- Keyhouse Key: A large key which fits into a stone slab and regenerates the Keyhouse after it is destroyed.
- Matchstick Key: Creates fires when inserted into a door or touched to an object. Can also cause self-immolation/combustion by inserting into a body.
- Mending Key: Opens a magical cabinet in Keyhouse into which a broken object can be placed (the cabinet can resize itself to the size of the object). Once the object is locked inside the cabinet, it is repaired. While it can heal severely wounded people, it cannot apparently resurrect the dead.
- Moon Key: Allows the user to reach and open the Moon like a door, which allows the user to pass on to the afterlife peacefully. Inhabitants who cross the door see the living world like a stage they can observe and the afterlife like the backstage of a theater.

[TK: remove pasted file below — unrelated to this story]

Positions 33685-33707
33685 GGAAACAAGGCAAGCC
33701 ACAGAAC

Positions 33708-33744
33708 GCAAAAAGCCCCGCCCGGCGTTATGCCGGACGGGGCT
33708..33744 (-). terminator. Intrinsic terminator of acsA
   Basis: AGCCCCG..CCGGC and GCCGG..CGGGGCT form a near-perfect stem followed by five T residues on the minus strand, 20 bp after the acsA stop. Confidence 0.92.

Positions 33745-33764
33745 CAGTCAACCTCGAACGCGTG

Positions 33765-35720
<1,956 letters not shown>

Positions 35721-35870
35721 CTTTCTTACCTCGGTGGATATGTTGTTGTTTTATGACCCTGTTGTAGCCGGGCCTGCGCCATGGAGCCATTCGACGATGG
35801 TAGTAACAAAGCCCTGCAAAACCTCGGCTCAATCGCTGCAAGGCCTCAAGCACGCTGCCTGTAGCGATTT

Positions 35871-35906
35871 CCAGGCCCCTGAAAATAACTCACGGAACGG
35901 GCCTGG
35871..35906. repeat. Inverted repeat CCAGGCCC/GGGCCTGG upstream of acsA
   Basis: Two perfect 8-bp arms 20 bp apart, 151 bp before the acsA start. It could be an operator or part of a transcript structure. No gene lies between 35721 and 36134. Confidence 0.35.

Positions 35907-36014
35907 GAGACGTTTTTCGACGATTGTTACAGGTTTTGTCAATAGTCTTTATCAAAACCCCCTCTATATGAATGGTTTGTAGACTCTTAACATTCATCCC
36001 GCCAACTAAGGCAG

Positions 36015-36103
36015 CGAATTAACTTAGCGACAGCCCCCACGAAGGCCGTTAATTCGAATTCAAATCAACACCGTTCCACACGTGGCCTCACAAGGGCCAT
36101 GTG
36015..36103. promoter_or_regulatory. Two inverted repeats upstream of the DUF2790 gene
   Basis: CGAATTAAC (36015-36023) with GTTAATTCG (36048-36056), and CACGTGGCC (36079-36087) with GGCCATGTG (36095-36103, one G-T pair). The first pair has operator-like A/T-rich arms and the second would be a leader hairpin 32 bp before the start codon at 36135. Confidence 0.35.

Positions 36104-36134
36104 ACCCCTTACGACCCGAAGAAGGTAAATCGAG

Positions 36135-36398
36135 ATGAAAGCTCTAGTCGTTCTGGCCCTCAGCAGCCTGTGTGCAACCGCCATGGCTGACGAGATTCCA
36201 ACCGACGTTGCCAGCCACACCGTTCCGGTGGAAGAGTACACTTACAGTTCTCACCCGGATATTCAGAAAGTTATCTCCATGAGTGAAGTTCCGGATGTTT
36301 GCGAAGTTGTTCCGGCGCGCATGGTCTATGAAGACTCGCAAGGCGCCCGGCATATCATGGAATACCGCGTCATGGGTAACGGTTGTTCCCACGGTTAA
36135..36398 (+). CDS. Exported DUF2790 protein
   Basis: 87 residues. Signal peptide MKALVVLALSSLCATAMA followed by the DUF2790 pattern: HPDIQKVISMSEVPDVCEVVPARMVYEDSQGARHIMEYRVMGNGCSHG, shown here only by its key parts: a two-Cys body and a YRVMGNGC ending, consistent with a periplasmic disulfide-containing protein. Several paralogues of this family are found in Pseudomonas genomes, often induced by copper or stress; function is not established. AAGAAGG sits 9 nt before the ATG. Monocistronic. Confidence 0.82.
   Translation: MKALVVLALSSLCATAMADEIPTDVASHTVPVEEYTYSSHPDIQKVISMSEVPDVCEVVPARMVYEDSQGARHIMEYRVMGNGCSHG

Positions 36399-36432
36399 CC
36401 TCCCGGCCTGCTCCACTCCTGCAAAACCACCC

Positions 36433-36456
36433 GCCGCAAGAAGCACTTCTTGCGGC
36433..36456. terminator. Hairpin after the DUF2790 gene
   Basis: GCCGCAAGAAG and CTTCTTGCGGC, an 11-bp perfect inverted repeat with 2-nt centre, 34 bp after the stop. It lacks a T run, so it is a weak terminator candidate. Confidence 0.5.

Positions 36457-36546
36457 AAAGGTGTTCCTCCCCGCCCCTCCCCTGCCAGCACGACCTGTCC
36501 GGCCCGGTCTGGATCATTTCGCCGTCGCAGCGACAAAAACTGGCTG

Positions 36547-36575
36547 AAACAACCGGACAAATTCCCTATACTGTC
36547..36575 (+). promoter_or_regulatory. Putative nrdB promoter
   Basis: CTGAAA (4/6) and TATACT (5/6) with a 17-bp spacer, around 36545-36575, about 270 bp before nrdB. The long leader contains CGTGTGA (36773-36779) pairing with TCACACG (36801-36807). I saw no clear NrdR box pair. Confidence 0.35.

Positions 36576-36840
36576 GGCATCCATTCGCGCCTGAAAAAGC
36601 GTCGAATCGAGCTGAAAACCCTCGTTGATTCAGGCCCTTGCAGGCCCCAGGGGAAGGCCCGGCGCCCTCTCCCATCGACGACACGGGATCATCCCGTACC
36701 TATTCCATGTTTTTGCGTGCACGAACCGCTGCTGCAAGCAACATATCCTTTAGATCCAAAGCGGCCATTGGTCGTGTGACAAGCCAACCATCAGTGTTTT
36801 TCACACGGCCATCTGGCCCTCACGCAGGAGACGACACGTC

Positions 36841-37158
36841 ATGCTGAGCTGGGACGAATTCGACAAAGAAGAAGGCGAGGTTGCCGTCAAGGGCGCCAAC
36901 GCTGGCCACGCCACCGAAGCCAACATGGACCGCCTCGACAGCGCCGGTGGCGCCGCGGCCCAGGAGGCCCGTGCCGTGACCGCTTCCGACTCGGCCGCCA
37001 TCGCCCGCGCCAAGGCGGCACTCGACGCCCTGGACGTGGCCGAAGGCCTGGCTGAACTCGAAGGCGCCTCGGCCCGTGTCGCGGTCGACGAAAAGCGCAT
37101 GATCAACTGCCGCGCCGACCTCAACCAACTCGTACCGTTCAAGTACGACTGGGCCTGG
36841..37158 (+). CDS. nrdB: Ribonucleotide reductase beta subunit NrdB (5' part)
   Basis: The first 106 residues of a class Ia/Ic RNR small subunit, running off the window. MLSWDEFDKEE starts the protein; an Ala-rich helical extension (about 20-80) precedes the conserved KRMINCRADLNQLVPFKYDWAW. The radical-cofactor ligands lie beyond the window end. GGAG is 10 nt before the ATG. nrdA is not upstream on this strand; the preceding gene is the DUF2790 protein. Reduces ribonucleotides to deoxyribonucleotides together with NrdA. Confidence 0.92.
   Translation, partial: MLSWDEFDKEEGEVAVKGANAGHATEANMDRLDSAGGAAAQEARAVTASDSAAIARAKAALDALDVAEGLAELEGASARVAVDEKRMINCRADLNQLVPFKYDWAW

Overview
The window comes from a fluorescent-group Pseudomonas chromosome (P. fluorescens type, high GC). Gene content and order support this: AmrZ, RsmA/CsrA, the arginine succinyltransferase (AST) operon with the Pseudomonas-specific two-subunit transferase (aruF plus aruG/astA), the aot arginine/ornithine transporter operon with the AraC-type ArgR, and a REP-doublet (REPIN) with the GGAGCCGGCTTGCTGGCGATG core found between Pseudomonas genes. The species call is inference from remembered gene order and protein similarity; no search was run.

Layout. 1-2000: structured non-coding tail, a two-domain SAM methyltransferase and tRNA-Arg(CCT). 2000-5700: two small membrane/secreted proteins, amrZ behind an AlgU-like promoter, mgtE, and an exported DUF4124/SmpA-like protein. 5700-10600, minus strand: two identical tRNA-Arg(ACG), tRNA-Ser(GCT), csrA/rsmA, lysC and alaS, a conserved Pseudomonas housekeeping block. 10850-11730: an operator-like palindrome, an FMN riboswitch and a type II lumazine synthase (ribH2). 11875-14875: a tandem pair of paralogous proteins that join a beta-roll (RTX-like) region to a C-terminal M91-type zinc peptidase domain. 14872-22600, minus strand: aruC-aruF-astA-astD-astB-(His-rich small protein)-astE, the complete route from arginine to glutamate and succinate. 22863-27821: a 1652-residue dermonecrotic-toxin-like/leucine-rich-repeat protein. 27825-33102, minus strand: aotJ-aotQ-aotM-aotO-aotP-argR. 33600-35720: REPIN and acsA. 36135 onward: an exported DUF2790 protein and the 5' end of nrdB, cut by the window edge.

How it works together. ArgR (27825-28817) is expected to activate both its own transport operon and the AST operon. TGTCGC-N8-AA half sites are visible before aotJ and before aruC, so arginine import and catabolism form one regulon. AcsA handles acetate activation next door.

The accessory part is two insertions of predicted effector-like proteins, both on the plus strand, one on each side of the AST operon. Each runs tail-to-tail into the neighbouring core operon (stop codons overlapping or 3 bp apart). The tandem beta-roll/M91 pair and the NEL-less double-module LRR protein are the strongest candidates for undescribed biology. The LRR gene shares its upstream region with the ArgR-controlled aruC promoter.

- Music Box Key: Inserted into a magical music box, it will cause the box to play a song that compels whomever is listening to obey its lyrics. Whoever turns the key can supply the commands. Commands are carried out so long as the music is playing and the listener can hear it.
- Omega Key: Opens the lock on the demonic door. The first key created.
- Owl Key: Gives the user control of a mechanical owl.
- Philosophoscope Key: Gives access to a device that allows viewing of various people and places.
- Reali Key: Allows passage to alternate dimensions.
- Shadow Key: Allows its wearer to control shadow creatures, and even the shadows of other people. Shadows are capable of interacting with the material world (often violently) but can be rendered immaterial by bright light. Embedded in a crown, the key is a tremendous source of power for the wearer.
- Skin Key: A key with a gazing mirror on its handle, it can change the race of whoever is using it.